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DetectiveRowdy's avatar

How is the best way to leave a husband without guilt?

Asked by DetectiveRowdy (5points) August 22nd, 2007 from iPhone

this husband is extremely jealous, insecure, and has been unfaithful in the past. What do I Do?

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7 Answers

jrpowell's avatar

You need to do what is best for you. Guilt implies that you did something wrong. You didn't, he did. Don't worry about him. It is time to start putting yourself first.

flameboi's avatar

Just be sincere with him, let him know that there are things that cannot change and that its time to take separate ways so both wont have the chance to hurt each other... That you need another chance to find happiness and that he deserves the same opportunity, as John saida above, put yourself first when you do this.
Good luck, is gonna be hard, but no one said the good decisions are easy to take.

hearkat's avatar

Well, these are very limited details, but I will assume that all we need to know is in your above statement...

I have had 2 long-term relationships (one was a marriage, the other co-habitation) and I ended them both. As johnpowell says, what do you have to feel guilty about? He is an adult, he made a commitment to you and broke it. You did the noble thing and tried to work it out, but he apparently still has issues with insecurity and irresponsibility. Again: he took the same vow you did... he broke it, not you.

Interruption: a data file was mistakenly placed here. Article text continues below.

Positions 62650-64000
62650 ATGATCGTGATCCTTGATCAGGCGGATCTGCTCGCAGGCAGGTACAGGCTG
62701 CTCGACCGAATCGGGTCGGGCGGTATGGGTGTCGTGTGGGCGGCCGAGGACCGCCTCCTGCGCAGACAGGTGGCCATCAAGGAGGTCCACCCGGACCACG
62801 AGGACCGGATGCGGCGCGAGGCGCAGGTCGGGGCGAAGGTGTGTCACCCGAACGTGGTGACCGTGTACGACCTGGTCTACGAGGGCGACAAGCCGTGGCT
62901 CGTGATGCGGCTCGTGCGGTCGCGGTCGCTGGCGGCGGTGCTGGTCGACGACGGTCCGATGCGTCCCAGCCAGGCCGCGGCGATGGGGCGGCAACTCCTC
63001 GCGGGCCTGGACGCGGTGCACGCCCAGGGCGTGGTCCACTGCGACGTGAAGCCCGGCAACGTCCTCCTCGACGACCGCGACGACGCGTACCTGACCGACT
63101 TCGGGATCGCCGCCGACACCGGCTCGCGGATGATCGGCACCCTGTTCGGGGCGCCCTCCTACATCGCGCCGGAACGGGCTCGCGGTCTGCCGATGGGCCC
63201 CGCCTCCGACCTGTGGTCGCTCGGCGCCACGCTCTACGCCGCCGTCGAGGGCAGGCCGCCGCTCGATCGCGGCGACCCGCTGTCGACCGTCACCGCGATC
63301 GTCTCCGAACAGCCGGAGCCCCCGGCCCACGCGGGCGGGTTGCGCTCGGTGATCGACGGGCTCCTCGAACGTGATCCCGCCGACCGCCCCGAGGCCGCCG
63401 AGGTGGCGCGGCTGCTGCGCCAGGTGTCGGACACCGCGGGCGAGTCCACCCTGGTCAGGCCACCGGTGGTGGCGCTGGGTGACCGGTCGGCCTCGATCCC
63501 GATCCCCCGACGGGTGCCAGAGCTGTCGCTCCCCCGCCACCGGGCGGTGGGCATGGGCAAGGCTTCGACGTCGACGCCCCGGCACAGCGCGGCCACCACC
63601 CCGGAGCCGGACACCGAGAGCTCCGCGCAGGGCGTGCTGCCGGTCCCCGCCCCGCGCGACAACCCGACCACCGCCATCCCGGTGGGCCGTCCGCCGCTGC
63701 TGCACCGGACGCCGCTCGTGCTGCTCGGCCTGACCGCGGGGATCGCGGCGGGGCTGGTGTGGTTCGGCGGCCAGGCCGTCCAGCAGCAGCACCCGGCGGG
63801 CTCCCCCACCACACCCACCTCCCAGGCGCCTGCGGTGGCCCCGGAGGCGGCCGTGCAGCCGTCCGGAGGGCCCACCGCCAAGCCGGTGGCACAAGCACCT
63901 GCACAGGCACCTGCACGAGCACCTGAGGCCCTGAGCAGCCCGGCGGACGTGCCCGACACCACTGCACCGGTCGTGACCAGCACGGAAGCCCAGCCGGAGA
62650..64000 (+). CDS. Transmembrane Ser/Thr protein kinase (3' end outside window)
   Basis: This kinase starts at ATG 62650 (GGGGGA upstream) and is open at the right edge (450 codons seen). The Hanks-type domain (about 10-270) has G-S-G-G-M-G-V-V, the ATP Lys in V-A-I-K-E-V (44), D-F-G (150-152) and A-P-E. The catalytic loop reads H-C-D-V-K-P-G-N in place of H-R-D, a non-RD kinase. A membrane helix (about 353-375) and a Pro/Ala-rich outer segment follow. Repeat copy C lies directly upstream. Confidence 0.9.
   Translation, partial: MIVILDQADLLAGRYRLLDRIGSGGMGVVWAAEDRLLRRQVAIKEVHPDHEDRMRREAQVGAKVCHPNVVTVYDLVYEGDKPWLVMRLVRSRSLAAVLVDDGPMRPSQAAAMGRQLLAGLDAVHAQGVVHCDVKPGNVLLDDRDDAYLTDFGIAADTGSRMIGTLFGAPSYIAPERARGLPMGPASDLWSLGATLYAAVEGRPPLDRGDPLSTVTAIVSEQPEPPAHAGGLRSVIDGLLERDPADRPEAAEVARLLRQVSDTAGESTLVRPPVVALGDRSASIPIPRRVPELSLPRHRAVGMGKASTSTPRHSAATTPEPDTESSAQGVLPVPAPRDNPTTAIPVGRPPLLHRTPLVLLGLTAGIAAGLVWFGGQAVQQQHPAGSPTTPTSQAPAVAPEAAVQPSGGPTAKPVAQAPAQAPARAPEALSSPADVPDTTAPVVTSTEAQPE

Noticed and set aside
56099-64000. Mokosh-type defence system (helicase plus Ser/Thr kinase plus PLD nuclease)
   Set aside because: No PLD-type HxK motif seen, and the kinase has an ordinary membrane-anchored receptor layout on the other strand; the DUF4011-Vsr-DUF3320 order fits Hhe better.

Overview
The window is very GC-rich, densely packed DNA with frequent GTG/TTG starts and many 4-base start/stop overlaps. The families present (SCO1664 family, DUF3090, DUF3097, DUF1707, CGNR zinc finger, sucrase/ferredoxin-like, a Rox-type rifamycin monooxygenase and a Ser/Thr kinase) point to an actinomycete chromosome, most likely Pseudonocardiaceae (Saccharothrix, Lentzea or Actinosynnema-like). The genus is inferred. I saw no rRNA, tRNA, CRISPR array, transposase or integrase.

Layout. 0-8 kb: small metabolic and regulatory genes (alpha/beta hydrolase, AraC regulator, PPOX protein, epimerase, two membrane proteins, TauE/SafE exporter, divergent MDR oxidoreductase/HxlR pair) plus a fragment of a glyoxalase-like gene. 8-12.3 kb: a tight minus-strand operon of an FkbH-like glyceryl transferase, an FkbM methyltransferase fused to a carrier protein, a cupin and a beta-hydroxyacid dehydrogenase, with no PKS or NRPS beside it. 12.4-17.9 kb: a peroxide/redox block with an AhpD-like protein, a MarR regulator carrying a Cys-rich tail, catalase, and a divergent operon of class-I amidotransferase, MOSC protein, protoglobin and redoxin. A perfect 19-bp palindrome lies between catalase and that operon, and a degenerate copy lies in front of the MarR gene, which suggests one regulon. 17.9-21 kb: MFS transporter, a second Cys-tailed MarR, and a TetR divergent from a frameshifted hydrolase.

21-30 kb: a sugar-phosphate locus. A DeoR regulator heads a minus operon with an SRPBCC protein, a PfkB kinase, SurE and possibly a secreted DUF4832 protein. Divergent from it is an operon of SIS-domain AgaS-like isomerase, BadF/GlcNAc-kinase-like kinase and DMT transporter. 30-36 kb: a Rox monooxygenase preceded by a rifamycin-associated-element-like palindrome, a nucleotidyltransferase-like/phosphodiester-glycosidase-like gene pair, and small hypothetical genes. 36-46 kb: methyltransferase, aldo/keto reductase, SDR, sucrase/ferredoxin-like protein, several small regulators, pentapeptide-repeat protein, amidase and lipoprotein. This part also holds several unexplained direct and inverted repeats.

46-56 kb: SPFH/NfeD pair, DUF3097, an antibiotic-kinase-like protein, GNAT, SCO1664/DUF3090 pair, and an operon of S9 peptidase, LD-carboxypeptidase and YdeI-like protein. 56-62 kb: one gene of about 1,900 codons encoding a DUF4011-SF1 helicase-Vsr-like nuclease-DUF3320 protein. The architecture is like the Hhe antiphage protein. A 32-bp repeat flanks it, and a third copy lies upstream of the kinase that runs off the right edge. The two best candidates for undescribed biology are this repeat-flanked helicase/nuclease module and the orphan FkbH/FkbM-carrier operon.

My ex-bf and I were together for nearly 7 years and he was also insecure, jealous and irresponsible. I eventually realized that letting him go was actually the right thing to do for him, as well as for my son and I. If I kept bearing the burden of the relationship for the both of us, he was not learning or growing as a person.

You deserve love, not attachment or twisted possessive manipulation. The only thing you should feel guilty about is the disservice you've done to yourself and the time that has passed. But somewhere in there is a lesson that you needed to learn, and it probably hinges on your own sense of self-esteem. What I've learned from my experiences is that while my love may be unconditional, my life isn't. If the depth of my devotion is not reciprocated and no effort is being made by the other party to change it, then theirs is not true love.

Good Luck to you!

Poser's avatar

Johnpowell is right. Your guilt implies that you've done something wrong. Either you have done something wrong, or your guilt is misplaced.

I'm betting that the guilt you're feeling is due to your husband blaming you for the state of the marriage. In my experience, people who are jealous, insecure and unfaithful are good at pawning the guilt off on others.

To answer your question: there is no good way. The best way to leave is to go pack a suitcase right now. Newton's law of inertia states that an object at rest tends to remain at rest unless acted upon by an external force. Right now you are at rest, and there're lots of excuses to remain at rest. It'll take a lot of internal force to get you moving, but once you do, you'll keep moving.

You're going to feel guilt. Accept it. Talk to a shrink. Punch a pillow. Cry. Deal with it.

Just start moving.

jessemangiagli's avatar

The only thing that can be done is honesty. There are no tricks or shortcuts. accept eachother for who each of you are. If you do not want to be with him sit him down and say that it will not work. The short amount of pain is better than living with someone hat you do not want to be with

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